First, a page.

The Unofficial Patricia Cornwell Companion: Reviewed by Jane Mattisson Ekstam
Beahm, George. The Unofficial Patricia Cornwell Companion (St Martin’s Minotaur, 2002) Reviewed by Jane Mattisson Ekstam
George Beahm, author of four companion-style books – on Michael Jordan, Stephen King, Anne Rice, and censorship – has made his unofficial companion on Patricia Cornwell his last companion-style book. Why choose Patricia Cornwell, one might ask?
Beahm provides the answer in his introduction: Cornwell has kept a low profile, no book-length books had been published on her work at the time of publication (2002), and because she values privacy, restricting interviews with the media.
Beahm explains why he chose to write an ‘unofficial’ rather than an official companion. It gives the author freedom, he argues, because you are not beholden to the subject. He was able to disregard the personal and professional jealousies of other writers and acquaintances and focus on highlighting the reasons for Cornwell’s extraordinary success, providing an excellent balance between what readers would like to know, while safeguarding Cornwell’s privacy.
Cornwell’s protagonist, Chief Medical Examiner Kay Scarpetta, represents, argues Beahm, Cornwell’s personal credo: ‘Enlightenment. Justice. Do no harm. Fight the fight. Leave the world better than you found it’. It is this motto that has earned both Scarpetta and Cornwell their legions of fans. And it is this that distinguishes Cornwell from other bestselling authors: Scarpetta lives out the motto to the full and as a consequence possesses a ‘sense of humanity that . . . is lacking in her fictional counterparts who seem in comparison to be mere cogs in the storytelling machinery’ (222). What Scarpetta does in the fictional world, Cornwell lives out in the real world, an excellent example, arguing Beahm, being Cornwell’s generous funding to the Forensics Institute.
The Unofficial Patricia Cornwell Companion is divided into three sections: The facts: A look at the life of Patrician Cornwell’; The fiction: A look at the works of Patricia Cornwell’; and ‘What’s next for Patricia Cornwell and Kay Scarpetta’. Three comprehensive appendices contain fascinating material on the technical aspects of Kay Scarpetta’s world; visiting Virginia, Kay Scarpetta’s home ground; and a guide to collecting Patricia Cornwell respectively. An informative chronology of Patricia Cornwell’s life up to 2003 is also provided. The companion also contains numerous interviews and articles about Cornwell’s work, several rare photographs of Cornwell and her world, and a discussion of each title up to Jack the Ripper, Case Closed (2002).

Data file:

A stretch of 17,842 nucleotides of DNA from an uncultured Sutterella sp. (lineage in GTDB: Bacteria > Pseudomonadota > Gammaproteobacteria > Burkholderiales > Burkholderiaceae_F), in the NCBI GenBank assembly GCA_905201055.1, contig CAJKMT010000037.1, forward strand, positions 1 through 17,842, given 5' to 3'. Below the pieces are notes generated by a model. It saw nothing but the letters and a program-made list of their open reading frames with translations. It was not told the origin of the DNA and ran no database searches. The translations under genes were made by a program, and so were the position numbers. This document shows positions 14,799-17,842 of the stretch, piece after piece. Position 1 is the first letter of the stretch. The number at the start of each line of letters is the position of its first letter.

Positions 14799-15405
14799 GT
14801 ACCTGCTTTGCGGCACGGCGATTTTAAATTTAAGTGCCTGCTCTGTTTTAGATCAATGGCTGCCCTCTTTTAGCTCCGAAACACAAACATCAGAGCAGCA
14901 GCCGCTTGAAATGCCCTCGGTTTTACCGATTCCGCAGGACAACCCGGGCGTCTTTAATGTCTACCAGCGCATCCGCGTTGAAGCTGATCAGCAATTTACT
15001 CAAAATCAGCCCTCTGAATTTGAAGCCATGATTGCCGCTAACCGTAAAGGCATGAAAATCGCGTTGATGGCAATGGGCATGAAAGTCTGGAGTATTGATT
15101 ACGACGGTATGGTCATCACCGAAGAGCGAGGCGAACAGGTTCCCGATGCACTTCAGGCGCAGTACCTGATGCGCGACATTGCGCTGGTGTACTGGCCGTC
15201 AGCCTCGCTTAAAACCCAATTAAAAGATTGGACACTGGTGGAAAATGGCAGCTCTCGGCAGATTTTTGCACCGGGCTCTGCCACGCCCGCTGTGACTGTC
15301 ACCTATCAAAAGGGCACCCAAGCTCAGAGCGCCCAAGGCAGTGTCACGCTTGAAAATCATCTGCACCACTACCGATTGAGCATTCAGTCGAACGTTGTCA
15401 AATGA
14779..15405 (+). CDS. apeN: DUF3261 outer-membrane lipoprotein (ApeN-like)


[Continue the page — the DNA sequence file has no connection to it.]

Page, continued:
Beahm’s study is particularly illuminating on the relationship between Cornwell and her body of work. Of special interest in this regard, argues Beahm, is Cornwell’s non-fictional Ruth, A Portrait: The Story of Ruth Bell Graham (1997), which is a revised version of A Time for Remembering, the Ruth Bell Graham Story (1983). Beahm concludes that the positive influence of Ruth Bell Graham on Patricia Cornwell ‘cannot be overstated’ (78). Cornwell herself acknowledged that ‘If any single person in this world made a difference in my life, she did’ (USA Today, ‘Make a Difference Day’). Beahm concludes that ‘the story of Ruth Bell Graham’s life is every bit as inspirational as her husband’s, and its telling is done by Cornwell with genuine admiration, giving Ruth Bell Graham the recognition she so richly deserves’ (79).
Since the publication of The Unofficial Patricia Cornwell Companion in 2002, a new companion has been released: Glen L. Feole and Don Lasseter’s The Complete Patricia Cornwell Companion (Berkley Publishing, 2005). While Feole and Lasseter’s companion is more comprehensive, particularly with regard to the technical aspects of Kay Scarpetta’s work, it does not address as clearly or thoroughly the relationship between Cornwell and her body of work. And as with all companions, neither Beahm’s nor Feole and Lasseter’s is completely up-to-date. Patricia Cornwell’s website announces, for example, that a new Scarpetta novel, Dust, has been released this year (see http://www.patriciacornwell.com/). Readers are advised to consult Cornwell’s website, which is very comprehensive and contains a short but informative video on Dust.
Beahm’s The Unofficial Patricia Cornwell Companion lives up to its promise to provide fascinating details about Cornwell’s life and work but without encroaching on her privacy. It is a ‘must read’ for all Cornwell fans who wish to go beyond the works themselves. It is also a useful reference tool, with its glossary of forensic terminology, character guides, interviews and articles. Above all, it takes a revealing look at a reclusive author, showing how real life and fiction come together to produce one of the most popular mystery series today.
Jane Mattisson Ekstam is an Associate Professor of English, Kristianstad University, Sweden. Jane has contributed to several issues of Mystery Readers Journal.